Brown Bags Go Pink

Brown Bags Go Pink

Vanessa Persico

Women’s Studies and the Breast Cancer Awareness Coalition (BCAC) culminated Colgate’s celebration of Lee National Denim Day and kicked off Breast Cancer Awareness Month in an emotional and informational brown bag panel discussion. The event, which took place on Friday, October 6 in the Women’s Studies Center, centered on “Remembering the Struggle: Students Share How Breast Cancer has Shaped Their Lives.”

Denim Day, initiated by Lee Jeans in 1996, is a one-day fundraiser to benefit breast cancer research and awareness. Contributors donate money and wear jeans and pink shirts on October 6 to show their support.

At Colgate, the BCAC had a table in the O’Connor Campus Center (Coop), selling pink ribbons and raffle tickets to raise money and advertise for Denim Day.

The panel at the brown bag lunch included Adjunct Professor of the Health Sciences and Director of Student Health Services Dr. Merrill Miller, senior Brea Collier, first-year Amber Codiroli, junior Lisa Henty, senior Kia King and first-year Angelica Chapman.

Each student spoke briefly on how breast cancer had affected her life.

Collier’s mother fought breast cancer for nine years, passing away when Collier was 16.

“I understand that not everyone is passionate about [breast cancer awareness]…but it’s a level of sensitivity that we need to just take a second and recognize about other people,” Collier said, adding that many people can go years without knowing the heartaches of some of their closest friends.

Codiroli spoke about her grandmother, who underwent a mastectomy in order to remove the cancer.

Henty’s mother discovered she had cancer during a routine mammogram in February and had a mastectomy the next month. She is currently undergoing chemotherapy.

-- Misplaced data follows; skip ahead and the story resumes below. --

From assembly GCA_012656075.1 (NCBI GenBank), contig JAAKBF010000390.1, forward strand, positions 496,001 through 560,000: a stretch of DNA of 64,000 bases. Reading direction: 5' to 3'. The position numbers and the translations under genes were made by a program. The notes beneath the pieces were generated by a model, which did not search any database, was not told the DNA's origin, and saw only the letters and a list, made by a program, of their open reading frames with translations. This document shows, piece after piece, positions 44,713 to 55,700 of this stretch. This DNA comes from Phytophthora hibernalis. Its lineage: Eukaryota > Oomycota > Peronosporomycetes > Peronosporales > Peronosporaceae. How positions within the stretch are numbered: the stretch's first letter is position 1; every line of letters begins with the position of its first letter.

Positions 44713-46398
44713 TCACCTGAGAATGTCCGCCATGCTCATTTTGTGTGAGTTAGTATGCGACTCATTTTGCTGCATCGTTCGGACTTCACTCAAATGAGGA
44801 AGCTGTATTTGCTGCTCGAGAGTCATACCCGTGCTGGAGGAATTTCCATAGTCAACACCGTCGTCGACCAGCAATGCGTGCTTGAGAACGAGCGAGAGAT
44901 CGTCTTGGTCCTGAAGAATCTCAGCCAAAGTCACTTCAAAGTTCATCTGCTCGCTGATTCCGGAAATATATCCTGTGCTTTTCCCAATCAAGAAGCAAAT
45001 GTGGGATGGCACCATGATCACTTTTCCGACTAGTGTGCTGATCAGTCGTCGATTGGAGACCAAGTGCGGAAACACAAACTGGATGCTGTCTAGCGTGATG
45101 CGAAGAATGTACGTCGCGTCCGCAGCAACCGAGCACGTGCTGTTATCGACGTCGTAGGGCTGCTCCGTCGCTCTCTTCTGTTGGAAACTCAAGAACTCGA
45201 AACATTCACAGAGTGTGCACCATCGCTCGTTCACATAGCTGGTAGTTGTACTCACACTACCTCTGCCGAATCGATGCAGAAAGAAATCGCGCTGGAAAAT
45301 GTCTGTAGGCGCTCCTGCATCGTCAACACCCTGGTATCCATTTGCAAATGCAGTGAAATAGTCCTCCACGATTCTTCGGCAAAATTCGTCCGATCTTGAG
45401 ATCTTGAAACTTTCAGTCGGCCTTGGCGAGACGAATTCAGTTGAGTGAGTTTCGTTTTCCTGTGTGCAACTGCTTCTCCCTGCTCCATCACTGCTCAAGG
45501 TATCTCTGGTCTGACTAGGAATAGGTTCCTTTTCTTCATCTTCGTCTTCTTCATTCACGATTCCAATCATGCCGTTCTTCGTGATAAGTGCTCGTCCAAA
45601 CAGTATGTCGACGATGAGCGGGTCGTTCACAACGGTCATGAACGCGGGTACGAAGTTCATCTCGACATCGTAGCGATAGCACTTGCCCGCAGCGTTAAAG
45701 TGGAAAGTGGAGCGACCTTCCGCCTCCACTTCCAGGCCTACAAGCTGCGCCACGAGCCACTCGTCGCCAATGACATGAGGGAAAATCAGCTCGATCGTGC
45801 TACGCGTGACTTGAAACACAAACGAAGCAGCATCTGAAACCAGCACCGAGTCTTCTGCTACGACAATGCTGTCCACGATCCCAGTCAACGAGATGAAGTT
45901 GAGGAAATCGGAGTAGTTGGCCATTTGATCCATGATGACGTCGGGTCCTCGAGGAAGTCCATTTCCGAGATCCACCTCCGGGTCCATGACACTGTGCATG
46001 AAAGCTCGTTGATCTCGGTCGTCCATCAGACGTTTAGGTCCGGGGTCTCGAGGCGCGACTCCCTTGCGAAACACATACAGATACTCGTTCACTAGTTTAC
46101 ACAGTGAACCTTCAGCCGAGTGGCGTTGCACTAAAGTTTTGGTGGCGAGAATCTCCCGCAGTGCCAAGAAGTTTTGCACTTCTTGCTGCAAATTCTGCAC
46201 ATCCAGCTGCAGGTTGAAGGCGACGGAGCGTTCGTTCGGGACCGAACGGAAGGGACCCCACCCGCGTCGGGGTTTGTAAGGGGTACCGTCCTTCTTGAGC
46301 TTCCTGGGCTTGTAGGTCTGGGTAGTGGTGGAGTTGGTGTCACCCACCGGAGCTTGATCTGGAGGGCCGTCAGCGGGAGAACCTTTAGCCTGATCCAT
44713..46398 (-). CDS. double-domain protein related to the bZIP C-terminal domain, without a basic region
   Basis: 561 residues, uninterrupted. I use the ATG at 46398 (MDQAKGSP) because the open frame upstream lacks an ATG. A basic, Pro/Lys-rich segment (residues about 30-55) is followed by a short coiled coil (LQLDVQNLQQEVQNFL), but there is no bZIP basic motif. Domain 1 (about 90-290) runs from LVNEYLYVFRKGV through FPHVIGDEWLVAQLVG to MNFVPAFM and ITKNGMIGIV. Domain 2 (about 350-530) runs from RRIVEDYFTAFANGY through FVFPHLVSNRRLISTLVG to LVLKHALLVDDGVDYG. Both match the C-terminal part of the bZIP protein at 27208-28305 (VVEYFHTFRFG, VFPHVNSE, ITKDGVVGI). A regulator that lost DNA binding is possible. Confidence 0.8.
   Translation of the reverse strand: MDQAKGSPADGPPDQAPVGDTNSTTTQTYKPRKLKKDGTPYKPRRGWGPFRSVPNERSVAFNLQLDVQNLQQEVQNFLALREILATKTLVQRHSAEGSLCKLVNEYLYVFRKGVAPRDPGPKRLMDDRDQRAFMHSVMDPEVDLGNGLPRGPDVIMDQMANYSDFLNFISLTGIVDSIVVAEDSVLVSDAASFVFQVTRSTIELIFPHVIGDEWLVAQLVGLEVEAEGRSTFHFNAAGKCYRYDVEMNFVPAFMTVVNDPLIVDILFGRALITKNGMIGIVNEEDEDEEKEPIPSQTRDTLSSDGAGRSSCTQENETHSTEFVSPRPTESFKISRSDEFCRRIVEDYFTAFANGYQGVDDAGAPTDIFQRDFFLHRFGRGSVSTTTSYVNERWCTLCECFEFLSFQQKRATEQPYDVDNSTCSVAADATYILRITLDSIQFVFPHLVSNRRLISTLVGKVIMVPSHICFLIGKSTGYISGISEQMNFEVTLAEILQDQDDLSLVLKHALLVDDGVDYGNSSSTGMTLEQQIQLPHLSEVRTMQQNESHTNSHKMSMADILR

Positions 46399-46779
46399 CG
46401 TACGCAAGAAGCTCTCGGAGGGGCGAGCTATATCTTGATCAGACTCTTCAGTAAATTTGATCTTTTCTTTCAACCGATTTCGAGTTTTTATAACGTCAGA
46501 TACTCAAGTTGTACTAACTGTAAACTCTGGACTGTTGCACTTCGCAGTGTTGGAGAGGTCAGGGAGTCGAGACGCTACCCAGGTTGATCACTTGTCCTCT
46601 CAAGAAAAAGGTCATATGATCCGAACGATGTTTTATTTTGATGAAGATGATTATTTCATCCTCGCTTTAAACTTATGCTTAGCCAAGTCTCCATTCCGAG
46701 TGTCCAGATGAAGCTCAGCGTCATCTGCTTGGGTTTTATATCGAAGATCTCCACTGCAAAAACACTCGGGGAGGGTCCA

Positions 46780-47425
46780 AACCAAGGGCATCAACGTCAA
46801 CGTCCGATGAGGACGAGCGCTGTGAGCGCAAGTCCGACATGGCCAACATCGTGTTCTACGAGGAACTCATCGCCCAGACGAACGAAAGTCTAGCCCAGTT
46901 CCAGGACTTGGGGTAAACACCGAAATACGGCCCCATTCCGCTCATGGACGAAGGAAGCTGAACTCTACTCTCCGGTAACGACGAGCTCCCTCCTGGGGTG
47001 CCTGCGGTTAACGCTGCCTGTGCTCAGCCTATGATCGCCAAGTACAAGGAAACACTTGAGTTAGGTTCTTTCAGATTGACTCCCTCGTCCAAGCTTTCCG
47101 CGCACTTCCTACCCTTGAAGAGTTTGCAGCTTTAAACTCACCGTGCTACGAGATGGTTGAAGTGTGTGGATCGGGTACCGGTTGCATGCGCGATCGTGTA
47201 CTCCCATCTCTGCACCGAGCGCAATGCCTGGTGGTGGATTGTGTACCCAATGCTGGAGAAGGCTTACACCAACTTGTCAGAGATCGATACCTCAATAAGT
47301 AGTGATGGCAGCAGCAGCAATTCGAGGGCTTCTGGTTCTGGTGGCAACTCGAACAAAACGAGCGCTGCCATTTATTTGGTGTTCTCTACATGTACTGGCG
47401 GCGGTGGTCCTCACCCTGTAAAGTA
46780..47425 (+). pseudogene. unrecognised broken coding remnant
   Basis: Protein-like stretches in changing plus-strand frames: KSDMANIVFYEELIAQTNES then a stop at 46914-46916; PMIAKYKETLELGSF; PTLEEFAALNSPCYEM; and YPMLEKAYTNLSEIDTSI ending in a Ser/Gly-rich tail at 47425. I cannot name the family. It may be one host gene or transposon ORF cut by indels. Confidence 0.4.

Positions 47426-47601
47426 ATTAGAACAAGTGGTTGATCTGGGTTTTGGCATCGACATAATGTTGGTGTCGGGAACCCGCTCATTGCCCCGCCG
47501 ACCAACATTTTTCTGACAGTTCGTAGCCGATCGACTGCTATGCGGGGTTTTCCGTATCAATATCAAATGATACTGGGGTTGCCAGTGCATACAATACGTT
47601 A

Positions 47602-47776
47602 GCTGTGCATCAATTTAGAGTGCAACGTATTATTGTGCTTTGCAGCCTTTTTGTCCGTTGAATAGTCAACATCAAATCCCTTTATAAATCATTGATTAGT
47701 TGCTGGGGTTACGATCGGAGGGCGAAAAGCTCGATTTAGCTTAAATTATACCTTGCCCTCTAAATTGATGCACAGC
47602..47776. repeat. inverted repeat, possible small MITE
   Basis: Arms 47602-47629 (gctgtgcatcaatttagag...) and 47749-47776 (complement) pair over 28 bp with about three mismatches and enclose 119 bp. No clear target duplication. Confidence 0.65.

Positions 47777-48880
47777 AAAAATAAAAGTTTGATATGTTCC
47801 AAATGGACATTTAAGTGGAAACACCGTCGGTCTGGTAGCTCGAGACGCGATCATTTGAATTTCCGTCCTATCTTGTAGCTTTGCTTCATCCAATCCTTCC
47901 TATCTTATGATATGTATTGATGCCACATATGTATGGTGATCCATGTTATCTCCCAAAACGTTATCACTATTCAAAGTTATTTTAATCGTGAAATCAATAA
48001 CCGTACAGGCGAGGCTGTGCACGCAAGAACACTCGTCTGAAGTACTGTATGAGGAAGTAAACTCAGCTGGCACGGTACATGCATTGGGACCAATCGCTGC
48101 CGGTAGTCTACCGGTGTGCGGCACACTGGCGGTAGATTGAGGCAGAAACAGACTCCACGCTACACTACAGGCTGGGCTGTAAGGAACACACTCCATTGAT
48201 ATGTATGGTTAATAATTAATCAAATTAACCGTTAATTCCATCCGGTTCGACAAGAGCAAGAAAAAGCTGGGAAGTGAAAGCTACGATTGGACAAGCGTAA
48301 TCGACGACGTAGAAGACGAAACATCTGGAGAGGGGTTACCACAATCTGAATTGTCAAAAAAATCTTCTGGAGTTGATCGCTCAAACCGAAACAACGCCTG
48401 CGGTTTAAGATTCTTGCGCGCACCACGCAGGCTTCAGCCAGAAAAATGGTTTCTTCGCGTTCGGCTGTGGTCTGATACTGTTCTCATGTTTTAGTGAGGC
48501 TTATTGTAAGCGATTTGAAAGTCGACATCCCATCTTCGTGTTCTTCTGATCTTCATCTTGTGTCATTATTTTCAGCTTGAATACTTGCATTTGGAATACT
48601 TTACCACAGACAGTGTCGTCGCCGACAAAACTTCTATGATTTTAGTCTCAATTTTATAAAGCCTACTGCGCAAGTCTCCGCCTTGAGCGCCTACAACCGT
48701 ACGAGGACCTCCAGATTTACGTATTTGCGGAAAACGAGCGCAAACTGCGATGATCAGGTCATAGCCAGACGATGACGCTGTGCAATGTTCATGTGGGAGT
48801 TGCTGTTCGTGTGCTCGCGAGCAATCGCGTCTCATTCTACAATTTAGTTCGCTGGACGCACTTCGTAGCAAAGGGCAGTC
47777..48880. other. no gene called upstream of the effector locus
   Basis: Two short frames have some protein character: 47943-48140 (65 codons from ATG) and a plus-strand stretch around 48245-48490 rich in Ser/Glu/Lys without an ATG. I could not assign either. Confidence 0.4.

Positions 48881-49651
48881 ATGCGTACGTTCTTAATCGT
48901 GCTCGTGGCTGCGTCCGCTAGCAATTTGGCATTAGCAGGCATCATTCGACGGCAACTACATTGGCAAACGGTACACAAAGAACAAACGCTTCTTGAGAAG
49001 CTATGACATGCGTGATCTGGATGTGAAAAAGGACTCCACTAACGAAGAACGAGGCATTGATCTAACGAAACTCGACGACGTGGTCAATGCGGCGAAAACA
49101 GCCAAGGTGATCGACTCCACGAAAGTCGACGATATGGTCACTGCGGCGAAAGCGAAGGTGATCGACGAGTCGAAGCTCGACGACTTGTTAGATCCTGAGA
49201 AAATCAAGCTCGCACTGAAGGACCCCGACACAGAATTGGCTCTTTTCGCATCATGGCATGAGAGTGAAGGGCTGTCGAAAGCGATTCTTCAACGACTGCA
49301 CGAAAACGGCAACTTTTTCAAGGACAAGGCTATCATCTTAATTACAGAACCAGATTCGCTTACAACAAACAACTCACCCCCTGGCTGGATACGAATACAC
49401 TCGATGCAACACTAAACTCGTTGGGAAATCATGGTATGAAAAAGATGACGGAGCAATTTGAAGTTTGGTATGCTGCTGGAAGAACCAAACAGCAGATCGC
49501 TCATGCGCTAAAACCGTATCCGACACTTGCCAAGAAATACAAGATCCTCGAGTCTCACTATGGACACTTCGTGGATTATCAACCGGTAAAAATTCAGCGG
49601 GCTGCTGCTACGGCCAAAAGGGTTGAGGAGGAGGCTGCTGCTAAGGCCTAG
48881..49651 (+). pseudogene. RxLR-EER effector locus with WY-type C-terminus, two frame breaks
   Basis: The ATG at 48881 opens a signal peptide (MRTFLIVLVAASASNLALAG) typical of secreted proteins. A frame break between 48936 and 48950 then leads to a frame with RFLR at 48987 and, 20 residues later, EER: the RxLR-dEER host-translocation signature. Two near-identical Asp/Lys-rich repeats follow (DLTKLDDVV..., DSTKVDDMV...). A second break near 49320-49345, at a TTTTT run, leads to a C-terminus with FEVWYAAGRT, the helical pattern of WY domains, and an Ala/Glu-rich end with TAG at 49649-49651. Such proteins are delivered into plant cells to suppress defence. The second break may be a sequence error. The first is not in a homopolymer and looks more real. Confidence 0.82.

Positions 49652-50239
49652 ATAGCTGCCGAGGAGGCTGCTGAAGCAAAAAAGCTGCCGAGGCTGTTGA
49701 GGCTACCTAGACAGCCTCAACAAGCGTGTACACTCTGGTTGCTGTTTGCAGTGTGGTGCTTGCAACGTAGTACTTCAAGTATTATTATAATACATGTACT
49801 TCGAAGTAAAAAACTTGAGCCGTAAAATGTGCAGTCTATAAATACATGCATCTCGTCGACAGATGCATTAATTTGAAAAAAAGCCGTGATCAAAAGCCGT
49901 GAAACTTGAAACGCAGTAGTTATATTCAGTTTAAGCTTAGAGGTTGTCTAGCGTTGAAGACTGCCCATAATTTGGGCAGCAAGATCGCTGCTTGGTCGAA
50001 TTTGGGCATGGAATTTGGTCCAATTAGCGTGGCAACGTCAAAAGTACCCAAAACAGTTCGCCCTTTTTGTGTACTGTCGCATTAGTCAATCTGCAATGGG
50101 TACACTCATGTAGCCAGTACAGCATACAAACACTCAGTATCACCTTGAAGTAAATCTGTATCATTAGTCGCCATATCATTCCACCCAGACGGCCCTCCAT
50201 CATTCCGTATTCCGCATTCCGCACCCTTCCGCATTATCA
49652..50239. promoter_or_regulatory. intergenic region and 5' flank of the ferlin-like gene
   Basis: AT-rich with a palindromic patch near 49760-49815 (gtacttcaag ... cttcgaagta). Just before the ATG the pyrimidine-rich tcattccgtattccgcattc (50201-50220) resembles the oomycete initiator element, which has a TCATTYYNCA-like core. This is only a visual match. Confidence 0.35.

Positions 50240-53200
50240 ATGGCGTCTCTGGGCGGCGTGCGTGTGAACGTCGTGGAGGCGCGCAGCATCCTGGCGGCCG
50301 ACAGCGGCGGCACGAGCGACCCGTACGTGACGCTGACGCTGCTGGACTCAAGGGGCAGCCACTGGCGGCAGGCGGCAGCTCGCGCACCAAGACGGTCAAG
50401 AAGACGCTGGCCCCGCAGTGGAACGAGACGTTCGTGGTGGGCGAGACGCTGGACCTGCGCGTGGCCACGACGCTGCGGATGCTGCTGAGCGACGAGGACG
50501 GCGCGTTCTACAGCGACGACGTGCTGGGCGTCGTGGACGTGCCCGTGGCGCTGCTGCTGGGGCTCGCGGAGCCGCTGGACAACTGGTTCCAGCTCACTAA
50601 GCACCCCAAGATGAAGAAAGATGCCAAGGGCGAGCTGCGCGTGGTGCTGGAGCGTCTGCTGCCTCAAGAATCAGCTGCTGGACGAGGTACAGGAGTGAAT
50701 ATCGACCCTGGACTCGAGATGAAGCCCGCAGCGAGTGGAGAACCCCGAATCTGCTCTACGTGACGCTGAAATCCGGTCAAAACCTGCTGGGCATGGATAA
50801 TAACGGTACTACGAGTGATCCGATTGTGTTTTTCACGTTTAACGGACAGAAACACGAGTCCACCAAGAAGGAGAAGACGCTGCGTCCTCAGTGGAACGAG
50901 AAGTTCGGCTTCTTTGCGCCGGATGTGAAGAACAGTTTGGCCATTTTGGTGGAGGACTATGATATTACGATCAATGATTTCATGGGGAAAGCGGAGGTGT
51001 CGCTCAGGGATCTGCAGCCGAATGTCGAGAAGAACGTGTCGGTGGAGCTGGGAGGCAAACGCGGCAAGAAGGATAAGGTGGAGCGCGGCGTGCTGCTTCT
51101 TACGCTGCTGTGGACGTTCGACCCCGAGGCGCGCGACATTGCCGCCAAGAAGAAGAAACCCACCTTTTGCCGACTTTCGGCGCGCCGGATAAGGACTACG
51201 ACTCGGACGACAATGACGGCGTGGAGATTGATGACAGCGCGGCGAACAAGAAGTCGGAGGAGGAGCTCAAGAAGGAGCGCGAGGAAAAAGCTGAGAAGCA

“Encourage any female you know to get their mammograms yearly past the age of 40,” Henty said. She also called for college-aged women to perform monthly self-examinations.

According to King, when her mother was diagnosed with breast cancer, it shook her out of her self-centered adolescent mindset. King’s mother had a partial mastectomy, and when her hair began to fall out, she simply shaved her head and refused to wear uncomfortable wigs.

Chapman read a poem she had written on how she would feel if she were diagnosed. The poem focused mainly on the womanly and motherly nature of breasts, moving some of the panelists to sobs.

From there, Miller began the more educational component of the brown bag. She shared some breast cancer statistics, including the fact that, for cancers that are detected early, the five-year survival rate is well over 90 percent.

Like Henty, she strongly suggested that young women begin doing monthly self-exams. The advantage of these regular exams, Miller said, is that a woman grows to know her own breasts and will know when something is wrong.

Miller brought many informational handouts as well as several model breasts and even a set of model testes, saying that 15 to 35-year-old men have the highest incidence of testicular cancer.

Women’s Studies Program Assistant Cassie Quirindongo ’06 said that she was glad for the diversity of the panelists’ stories.

“We had a broad range of experiences in terms of the relative who had it, how they approached it and where they are now,” Quirindongo said.